Here comes our fourth net worth update! Sorry, I’m REALLY late on this one because either 1) I didn’t have time or 2) I was lazy. I admit that it was more of the latter, haha!
Anyway, I’m going to repeat the same thing I said in my previous reports:
blah blah blah… We’ve come a long way since 2011 to build what we have today. If you read the about me page, I mentioned that we started off with a net worth of -$91,000 in the fall of 2011 but made progress to reach $714,102 today. This number can fluctuate at any given time, so we’re not focused on hitting a million. Instead, we’re trying to learn as much as we can on our financial journey. Most importantly, we want to have fun while doing it.
After spending more time reading personal finance books and blogs, we started tracking our net worth more closely at the end of 2016. So, to give you an overall picture of our progress, you can see our summary below.
Our progress since Dec 31, 2016:
|Jan-17||$ 571,038.00||$ 16,102.00|
|Feb-17||$ 581,622.00||$ 10,584.00|
|Mar-17||$ 585,263.00||$ 3,641.00|
|Apr-17||$ 601,095.00||$ 15,832.00|
|May-17||$ 614,576.00||$ 13,481.00|
|Jun-17||$ 624,705.00||$ 10,129.00|
|Jul-17||$ 630,320.00||$ 5,615.00|
|Aug-17||$ 654,409.00||$ 24,089.00|
|Sep-17||$ 665,167.00||$ 10,758.00|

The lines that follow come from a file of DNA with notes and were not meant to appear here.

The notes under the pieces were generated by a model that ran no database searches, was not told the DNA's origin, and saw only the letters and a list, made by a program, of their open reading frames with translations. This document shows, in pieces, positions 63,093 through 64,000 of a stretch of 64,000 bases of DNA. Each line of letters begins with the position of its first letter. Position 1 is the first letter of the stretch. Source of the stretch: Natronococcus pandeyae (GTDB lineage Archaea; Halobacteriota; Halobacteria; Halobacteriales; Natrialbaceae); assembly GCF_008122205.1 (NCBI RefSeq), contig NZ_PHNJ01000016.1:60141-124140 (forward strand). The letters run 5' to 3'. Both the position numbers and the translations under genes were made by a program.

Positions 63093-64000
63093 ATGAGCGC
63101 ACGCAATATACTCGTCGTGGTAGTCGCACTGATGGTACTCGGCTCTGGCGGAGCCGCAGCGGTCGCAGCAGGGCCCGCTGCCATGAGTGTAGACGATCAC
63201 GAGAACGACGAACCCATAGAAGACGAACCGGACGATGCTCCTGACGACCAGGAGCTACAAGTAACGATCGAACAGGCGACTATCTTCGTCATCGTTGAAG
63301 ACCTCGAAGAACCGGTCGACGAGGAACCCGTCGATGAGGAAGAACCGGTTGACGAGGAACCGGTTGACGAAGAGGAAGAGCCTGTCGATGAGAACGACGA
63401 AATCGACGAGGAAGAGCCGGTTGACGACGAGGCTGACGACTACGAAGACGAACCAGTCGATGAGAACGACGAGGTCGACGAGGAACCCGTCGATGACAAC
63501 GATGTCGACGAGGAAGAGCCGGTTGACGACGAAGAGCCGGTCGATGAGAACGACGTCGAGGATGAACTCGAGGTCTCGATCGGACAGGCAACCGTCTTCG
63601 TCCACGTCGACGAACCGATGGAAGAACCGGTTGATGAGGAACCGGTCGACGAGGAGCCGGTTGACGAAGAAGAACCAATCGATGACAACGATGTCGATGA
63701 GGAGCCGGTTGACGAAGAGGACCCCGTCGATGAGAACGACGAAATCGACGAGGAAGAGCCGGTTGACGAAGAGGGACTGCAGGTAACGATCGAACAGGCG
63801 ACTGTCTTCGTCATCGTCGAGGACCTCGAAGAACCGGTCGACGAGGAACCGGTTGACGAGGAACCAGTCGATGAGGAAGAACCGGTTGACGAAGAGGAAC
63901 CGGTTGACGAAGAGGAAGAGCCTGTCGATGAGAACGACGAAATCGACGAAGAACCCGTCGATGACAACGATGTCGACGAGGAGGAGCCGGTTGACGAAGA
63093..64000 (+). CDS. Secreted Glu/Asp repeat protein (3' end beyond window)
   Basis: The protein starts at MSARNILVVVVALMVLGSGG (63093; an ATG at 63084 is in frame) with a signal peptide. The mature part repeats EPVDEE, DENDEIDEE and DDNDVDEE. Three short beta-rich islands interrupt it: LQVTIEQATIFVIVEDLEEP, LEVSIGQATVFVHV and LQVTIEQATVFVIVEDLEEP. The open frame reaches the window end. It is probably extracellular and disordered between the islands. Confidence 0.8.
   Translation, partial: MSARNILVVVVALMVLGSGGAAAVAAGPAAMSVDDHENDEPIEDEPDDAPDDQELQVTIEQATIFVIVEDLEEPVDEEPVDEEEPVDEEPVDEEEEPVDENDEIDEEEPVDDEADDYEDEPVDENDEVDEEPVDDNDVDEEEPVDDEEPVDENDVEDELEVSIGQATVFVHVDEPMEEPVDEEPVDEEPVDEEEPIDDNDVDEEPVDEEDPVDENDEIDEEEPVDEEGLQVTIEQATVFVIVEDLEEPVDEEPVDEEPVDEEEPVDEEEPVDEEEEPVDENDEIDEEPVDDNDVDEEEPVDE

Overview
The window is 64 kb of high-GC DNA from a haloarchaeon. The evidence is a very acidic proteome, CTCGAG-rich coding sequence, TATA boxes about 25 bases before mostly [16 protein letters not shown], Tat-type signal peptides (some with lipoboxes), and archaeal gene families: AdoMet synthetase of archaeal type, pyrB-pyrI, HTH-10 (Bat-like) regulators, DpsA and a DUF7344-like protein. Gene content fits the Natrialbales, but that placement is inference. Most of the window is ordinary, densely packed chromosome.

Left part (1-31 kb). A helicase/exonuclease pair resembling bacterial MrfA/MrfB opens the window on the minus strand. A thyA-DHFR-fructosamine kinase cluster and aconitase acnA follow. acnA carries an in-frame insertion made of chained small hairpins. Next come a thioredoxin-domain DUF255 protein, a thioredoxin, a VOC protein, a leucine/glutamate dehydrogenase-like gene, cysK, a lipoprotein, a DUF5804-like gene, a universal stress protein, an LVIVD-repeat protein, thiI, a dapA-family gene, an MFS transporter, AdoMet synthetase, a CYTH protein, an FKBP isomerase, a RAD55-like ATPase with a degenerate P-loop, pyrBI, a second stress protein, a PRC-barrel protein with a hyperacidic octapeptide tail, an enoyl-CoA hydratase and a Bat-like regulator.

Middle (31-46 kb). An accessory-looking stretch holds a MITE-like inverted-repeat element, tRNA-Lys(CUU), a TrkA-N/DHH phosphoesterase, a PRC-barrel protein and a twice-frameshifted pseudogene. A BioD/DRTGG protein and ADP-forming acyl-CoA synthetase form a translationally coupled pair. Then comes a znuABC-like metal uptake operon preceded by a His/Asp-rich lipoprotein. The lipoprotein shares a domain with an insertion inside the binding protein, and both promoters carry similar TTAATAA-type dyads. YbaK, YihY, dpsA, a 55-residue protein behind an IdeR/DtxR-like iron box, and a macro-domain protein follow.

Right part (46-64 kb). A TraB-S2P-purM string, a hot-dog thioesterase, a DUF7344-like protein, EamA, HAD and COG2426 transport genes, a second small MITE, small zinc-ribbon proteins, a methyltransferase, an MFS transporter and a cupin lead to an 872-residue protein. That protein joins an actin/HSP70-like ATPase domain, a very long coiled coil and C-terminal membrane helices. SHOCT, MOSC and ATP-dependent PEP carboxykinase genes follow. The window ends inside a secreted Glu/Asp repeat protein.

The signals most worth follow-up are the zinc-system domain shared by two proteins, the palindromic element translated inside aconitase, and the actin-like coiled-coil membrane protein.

|Oct-17||$ 691,188.00||$ 26,021.00|
|Nov-17||$ 710,138.00||$ 18,950.00|
|Dec-17||$ 714,102.00||$ 3,964.00|
And I’m not kidding when I say reading and learning about personal finance improved our finances significantly! So, I want to thank all the personal finance bloggers, authors, and contributors for making a positive impact!
To see how we did this, you can read about my “no spend challenge” post and the things I learned. This was a major contributor to our net worth result, thanks to books and blogs!
To help you further with your financial goals, I’ll also be writing in my future posts how we developed a disciplined approach to savings, earnings, and investing. Most of our results came from reading motivational ideas that changed our mindset. I wrote a few posts that will help you!
Here they are:
Again, we made a lot of mistakes with our money in the past, and I won’t be surprised if we’re still making mistakes. However, the most important thing is learning from those mistakes.
Now moving on, let’s break down the sections to see how we did this month…
Let’s take a look at our assets.
We’re down from $36,882 to $20,787 because a lot had to do with us paying down $20,000 of our student loans all at once. For 2018, we are looking to build more cash for any investment opportunities should the markets head south. According to Warren Buffett, he views cash as an option investment with no expiration date. Now, how savvy is that?? 😉
TFSA (Tax-free savings account): $120,570
Overall, our accounts increased by $565 for the month. Not much month-to-month movement here.